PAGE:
By STAFF REPORTER
The main concrete works for the R110.6-million upgrade of the James Kleyhans Water Treatment Works are almost complete.
But Engineering News reports that installing the steel pipe fittings and specials is proving to be challenging due to a scarcity of the specialised materials required, the escalating cost of steel items, and the related cash flow issues that arise from these problems.
The delays in the progress of this second phase of the three-phase project come on top of the delays caused by the Covid-19 pandemic and cash flow problems experienced by Mamlambo Consulting, the engineering first appointed to the project.
Amatola Water, the implementing agent for the project, appointed East London-based Mamlambo Construction as the consulting engineer on Phase 1 of the project, which was completed in September 2019. Phase 2 was also awarded to Mamlambo Construction in January 2020 and was expected to be completed by March 2021.
But, Mamlambo’s cash flow problems caused ongoing delays, and the completion deadline was extended to June 2021, then October 2021, and March 2022. Despite the participation of a second consulting engineering firm, Bosch Projects, the new June 2022 deadline appears to be out of reach, too.
By the end of Phase 2, the plant’s holding capacity will double from 10 megalitres a day (Mℓ/d) to 20 Mℓ/d, drawing water from the plentiful supply of water from the Glen Melville Dam (in turn, fed by the Orange-Fish water scheme). But Makhanda will only see a difference in the water supply to the city when pipes to the Botha’s Hill reservoir are upgraded to handle double the capacity at the end of Phase 3.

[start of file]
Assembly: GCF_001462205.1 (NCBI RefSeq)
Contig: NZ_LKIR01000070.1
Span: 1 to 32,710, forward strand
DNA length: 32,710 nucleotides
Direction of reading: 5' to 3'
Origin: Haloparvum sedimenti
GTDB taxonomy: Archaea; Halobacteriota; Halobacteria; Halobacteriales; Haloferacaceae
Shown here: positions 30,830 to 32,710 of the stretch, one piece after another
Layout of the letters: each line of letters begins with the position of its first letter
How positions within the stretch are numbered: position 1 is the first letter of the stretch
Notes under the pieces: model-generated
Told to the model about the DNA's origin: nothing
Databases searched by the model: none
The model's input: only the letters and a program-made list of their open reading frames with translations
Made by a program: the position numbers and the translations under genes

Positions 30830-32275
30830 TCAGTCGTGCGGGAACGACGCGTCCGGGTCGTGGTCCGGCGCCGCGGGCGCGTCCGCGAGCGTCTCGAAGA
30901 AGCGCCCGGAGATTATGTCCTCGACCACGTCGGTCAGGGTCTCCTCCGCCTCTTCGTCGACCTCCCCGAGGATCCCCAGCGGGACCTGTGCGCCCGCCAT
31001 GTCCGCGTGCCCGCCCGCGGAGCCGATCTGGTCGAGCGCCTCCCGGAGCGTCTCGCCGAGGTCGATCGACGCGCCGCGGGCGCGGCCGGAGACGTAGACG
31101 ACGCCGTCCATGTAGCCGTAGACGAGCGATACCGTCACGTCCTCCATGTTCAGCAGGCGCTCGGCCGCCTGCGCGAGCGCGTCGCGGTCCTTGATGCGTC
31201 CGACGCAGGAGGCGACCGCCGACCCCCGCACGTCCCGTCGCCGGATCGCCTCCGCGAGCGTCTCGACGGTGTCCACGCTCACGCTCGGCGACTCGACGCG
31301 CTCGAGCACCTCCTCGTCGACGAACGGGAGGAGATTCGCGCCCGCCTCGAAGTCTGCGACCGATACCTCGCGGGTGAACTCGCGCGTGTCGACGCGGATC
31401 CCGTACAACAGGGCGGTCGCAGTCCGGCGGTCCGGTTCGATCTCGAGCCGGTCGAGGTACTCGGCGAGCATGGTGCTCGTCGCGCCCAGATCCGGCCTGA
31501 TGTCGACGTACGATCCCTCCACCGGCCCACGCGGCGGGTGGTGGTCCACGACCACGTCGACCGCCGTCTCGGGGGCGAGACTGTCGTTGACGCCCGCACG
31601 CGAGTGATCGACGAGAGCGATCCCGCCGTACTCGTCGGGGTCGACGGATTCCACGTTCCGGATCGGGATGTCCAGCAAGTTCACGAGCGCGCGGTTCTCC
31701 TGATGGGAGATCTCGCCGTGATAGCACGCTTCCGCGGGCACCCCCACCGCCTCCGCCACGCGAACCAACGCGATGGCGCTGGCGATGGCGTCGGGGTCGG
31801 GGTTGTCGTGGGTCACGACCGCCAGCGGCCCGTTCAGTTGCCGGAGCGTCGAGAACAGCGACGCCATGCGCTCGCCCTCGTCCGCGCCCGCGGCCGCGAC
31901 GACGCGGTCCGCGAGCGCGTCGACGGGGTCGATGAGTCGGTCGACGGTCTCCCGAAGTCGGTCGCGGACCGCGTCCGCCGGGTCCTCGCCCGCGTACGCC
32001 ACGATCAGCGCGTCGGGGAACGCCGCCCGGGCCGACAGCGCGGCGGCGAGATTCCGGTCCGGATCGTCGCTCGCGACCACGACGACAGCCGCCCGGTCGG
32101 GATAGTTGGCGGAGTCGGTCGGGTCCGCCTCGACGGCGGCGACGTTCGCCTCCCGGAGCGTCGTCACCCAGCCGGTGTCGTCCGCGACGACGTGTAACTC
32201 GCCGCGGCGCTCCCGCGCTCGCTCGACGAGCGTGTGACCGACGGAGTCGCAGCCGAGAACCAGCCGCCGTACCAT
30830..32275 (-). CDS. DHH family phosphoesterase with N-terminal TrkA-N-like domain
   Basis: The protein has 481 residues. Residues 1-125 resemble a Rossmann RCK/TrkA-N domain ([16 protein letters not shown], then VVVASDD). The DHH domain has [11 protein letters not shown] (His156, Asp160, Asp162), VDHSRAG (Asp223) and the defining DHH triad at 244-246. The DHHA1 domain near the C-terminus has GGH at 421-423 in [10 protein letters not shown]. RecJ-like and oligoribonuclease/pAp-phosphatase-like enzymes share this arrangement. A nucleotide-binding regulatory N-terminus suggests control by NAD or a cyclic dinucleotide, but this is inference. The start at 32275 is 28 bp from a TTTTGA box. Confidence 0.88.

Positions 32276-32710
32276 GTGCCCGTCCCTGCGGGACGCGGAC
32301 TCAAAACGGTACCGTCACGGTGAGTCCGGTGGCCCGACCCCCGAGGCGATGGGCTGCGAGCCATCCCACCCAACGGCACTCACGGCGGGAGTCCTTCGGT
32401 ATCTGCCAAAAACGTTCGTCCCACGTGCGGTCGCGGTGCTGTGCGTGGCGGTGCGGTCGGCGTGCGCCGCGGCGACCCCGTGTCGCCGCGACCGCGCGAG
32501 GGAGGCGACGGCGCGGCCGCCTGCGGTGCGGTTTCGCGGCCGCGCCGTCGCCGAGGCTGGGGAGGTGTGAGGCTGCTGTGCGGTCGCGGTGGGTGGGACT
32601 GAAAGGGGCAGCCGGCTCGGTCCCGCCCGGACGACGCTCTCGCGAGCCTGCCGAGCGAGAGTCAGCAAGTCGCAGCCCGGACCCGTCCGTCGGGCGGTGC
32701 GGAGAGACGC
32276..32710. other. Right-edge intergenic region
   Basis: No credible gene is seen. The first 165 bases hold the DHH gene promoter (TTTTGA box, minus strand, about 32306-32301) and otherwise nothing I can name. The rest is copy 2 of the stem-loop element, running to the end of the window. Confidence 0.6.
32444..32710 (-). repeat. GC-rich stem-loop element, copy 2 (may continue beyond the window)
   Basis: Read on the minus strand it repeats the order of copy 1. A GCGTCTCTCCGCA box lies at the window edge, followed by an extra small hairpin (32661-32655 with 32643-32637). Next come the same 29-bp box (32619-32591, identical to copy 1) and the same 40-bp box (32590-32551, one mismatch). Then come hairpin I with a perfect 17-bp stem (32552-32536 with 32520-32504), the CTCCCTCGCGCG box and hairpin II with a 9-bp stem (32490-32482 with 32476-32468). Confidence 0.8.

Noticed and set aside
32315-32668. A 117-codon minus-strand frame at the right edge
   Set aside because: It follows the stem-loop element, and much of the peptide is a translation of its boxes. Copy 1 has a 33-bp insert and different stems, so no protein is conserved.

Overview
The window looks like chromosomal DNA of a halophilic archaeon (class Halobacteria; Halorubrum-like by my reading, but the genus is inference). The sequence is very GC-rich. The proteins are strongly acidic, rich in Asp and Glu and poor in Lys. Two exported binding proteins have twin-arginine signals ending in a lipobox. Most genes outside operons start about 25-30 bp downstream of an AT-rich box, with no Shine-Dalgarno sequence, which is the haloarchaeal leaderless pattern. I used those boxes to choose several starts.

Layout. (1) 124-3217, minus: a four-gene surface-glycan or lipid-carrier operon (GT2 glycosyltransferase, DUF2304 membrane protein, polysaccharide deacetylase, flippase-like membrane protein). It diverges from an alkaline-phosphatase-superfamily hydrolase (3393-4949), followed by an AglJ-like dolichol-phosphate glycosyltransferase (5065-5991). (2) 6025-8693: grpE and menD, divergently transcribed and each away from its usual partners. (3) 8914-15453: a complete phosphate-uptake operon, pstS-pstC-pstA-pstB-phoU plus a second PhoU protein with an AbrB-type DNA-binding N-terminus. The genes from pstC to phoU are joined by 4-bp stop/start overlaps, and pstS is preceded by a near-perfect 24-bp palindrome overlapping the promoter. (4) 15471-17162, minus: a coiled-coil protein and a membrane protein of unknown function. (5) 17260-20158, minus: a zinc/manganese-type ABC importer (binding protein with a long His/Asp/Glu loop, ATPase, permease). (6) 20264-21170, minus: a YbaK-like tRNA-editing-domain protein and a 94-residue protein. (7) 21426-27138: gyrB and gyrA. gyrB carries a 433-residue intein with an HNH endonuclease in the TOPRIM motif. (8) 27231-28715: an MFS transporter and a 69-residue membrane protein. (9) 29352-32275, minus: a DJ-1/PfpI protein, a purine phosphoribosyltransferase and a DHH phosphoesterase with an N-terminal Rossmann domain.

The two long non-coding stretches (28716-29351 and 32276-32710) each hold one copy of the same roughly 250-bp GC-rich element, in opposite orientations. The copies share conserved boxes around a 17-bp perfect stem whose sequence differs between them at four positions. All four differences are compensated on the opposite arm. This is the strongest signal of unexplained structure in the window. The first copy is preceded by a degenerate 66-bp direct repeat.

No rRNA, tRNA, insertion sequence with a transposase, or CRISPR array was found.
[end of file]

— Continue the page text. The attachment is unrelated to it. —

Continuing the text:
Bosch Projects manager Rowan Bode said Phase 2 included the construction of primary infrastructure, including chlorination, flocculation channels, sedimentation tanks and filters. Works will also comprise an internal road and mechanical, electrical, and instrumentation upgrades.
However, despite numerous requests for information sent to project communication officers, Grocott’s Mail could not determine the estimated completion dates for either Phase 2 or 3.
Funding for the implementation of the project is through the Department of Water and Sanitation and the Regional Bulk Infrastructure Grant programme.
30% of the project value was awarded to emerging subcontractors.
In April, Makana Local Municipality councillors and officials conducted an oversight visit to the James Kleynhans Water Treatment Works.